Have you been on your Facebook page today? What am I saying, of course you have! You're popular! Well, while you were counting likes on your pictures and watching Aaron Sorkin supercuts, you might not have noticed that on your public profile you, yes you, have a brand new Facebook email address! Whether you asked for it or not! Anything sent to the address will go to your Facebook Messages, which seems pretty innocuous, but still, a lot of people are angry because our lives are so goddamn good we have nothing real to get angry about anymore.
"THAT'S the Mass Effect 3 ending? I'M DROPPING OUT OF COLLEGE TO PROTEST."
What is the argument against Facebook adding a feature? Anthony Mullen, interactive marketing analyst for Forrester Research, spoke to the BBC, saying this is "a direction Facebook needs to move in - your email is a proxy for your identity on the internet and Facebook wants to usurp people's existing identities with their own to help drive up traffic to its site and lock users into its service."
Right. Facebook definitely needs help locking users into its service.
But Mullen does make a chilling point - we're battling Facebook for our very identities here. I'd say it's the same thing that happened in Roots, but I've been trying hard lately to use less racially-charged metaphors, so instead I'll say it's like that episode of Smallville where Clark was in a mental institution. He lost his identity because he thought his life as a superhero was all in his mind. Then Martian Manhunter came into Clark's brain and told him he really was from Krypton and that he had to fight the head doctor who was actually from the Phantom Zone. Also I think Lana was there and Lex Luthor was, like, in a wheelchair? I have definitely lost track of this metaphor. I don't know anymore who represents Facebook and who represents us.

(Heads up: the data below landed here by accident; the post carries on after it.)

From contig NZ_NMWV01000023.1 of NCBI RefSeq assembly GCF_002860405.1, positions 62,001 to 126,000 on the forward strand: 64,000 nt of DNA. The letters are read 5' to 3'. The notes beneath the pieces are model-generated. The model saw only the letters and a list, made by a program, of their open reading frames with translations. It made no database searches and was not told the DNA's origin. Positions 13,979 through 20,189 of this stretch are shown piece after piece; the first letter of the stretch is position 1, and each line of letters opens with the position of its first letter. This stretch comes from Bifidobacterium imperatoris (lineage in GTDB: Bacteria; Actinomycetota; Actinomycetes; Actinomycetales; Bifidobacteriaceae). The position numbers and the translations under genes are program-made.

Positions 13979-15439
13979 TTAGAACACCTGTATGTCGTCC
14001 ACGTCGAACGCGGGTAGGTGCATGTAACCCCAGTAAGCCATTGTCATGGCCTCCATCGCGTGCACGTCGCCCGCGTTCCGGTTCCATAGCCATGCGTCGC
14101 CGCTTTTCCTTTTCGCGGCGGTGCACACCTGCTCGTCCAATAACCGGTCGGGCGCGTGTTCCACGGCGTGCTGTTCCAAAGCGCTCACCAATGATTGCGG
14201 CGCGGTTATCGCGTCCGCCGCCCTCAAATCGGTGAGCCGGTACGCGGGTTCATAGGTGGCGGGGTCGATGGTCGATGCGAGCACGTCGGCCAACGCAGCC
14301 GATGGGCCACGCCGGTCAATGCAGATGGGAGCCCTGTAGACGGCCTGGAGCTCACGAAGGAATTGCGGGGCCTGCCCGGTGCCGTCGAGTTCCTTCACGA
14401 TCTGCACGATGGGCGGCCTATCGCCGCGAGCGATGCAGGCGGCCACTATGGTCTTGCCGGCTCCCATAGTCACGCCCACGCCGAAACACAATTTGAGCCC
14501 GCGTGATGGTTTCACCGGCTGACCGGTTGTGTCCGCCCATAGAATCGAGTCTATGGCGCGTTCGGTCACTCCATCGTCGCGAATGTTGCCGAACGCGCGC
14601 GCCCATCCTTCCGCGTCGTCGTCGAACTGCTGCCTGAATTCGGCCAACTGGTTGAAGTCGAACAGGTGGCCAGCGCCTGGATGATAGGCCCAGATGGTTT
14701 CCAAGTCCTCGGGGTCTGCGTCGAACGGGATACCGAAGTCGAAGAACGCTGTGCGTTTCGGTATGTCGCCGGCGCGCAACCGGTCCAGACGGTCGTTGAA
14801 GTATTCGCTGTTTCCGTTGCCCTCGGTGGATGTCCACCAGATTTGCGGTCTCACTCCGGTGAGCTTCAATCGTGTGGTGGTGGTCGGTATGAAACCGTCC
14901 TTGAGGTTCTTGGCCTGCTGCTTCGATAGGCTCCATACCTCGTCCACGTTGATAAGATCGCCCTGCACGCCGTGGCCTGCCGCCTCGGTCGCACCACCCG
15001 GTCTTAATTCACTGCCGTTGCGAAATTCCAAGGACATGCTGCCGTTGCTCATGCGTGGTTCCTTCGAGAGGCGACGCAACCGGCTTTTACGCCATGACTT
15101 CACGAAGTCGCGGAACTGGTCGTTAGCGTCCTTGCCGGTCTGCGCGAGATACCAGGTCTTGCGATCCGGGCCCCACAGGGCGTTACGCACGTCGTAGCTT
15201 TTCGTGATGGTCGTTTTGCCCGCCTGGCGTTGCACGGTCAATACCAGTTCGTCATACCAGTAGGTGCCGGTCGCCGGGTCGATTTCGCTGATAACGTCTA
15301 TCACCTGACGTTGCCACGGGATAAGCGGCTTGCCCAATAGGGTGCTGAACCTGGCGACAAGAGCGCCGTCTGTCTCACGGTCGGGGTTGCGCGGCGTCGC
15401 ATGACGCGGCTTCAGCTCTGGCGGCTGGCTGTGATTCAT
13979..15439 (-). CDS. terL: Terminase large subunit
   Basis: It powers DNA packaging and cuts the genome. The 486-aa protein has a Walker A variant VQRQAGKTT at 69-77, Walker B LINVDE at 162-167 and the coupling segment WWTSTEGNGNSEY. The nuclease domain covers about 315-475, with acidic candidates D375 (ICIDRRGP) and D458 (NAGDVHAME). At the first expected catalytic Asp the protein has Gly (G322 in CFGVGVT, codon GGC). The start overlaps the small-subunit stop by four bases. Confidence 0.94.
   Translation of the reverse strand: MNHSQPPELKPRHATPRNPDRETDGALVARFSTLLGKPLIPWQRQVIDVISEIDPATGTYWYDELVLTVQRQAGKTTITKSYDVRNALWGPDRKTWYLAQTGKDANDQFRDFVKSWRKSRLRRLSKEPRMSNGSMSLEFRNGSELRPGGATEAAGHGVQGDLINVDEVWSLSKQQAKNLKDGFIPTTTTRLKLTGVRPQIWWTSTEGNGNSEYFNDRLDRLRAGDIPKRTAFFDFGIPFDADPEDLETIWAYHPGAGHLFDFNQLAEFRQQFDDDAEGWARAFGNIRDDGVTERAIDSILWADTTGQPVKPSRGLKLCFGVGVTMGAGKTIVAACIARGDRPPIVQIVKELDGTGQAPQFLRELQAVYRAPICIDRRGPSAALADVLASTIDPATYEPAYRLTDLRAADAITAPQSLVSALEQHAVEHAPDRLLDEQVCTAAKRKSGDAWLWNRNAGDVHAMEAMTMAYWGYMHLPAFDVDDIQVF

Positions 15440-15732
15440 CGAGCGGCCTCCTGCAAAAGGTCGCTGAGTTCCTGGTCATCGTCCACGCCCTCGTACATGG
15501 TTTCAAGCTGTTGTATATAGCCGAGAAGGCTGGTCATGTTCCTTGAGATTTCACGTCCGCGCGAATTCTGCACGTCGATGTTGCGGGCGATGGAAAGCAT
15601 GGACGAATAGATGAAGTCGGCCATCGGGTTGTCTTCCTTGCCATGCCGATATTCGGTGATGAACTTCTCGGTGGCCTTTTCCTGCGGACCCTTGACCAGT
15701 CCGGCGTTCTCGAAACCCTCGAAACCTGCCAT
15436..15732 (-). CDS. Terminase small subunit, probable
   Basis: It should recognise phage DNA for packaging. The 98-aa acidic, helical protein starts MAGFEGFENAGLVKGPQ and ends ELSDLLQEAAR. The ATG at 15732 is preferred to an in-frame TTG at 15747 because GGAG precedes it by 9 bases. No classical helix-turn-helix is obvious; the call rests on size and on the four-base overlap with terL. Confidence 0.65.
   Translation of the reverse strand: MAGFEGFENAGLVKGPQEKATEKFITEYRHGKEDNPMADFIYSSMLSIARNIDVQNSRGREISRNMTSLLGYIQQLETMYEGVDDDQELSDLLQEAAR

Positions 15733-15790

What I do know is that that was a pretty good episode of Smallville.
But does this really affect your online identity? Let's break it down - whose perception of you is going to change because of your Facebook email address? Only your Facebook friends can see it, right? So that eliminates, like, 99.99999999 percent of the world's population. Then, your good friends know your actual email address, so they're never going to use it. But what about people you're not super close with but still need to get in contact with you, like, say, a classmate who needs to borrow a textbook? Well, they probably already know how to message on Facebook, so you have to imagine they'd get to you there as they have since Facebook began.
So we're down to Facebook friends you aren't close with who don't understand the social intricacies of Facebook. That's basically great aunts. The final piece of the puzzle is that they have to have have very specific knowledge of Facebook, in that they don't understand messages but are able to navigate to your "About" page. So your super smart great aunts are out and your super dumb great aunts are out.
That leaves one mediocre great aunt who now knows you
as a Facebook page. So... damn you, Facebook?
What do you think of Facebook's new email feature? Let me know on twitter @mikeyfromsu or in the comments below!
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